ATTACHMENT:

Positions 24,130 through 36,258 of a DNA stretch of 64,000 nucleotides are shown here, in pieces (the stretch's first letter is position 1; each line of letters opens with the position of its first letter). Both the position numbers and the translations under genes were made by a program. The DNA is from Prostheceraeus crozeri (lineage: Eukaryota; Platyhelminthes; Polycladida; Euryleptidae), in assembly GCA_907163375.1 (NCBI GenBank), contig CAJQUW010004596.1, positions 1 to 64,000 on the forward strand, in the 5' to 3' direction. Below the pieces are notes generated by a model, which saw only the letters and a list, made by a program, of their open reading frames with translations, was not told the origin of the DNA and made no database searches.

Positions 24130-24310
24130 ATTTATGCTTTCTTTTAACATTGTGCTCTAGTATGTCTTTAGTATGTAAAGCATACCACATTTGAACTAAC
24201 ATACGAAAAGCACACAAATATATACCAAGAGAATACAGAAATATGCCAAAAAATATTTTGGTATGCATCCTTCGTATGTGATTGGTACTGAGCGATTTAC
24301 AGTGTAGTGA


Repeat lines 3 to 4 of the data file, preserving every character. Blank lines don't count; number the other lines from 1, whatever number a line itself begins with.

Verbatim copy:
24130 ATTTATGCTTTCTTTTAACATTGTGCTCTAGTATGTCTTTAGTATGTAAAGCATACCACATTTGAACTAAC
24201 ATACGAAAAGCACACAAATATATACCAAGAGAATACAGAAATATGCCAAAAAATATTTTGGTATGCATCCTTCGTATGTGATTGGTACTGAGCGATTTAC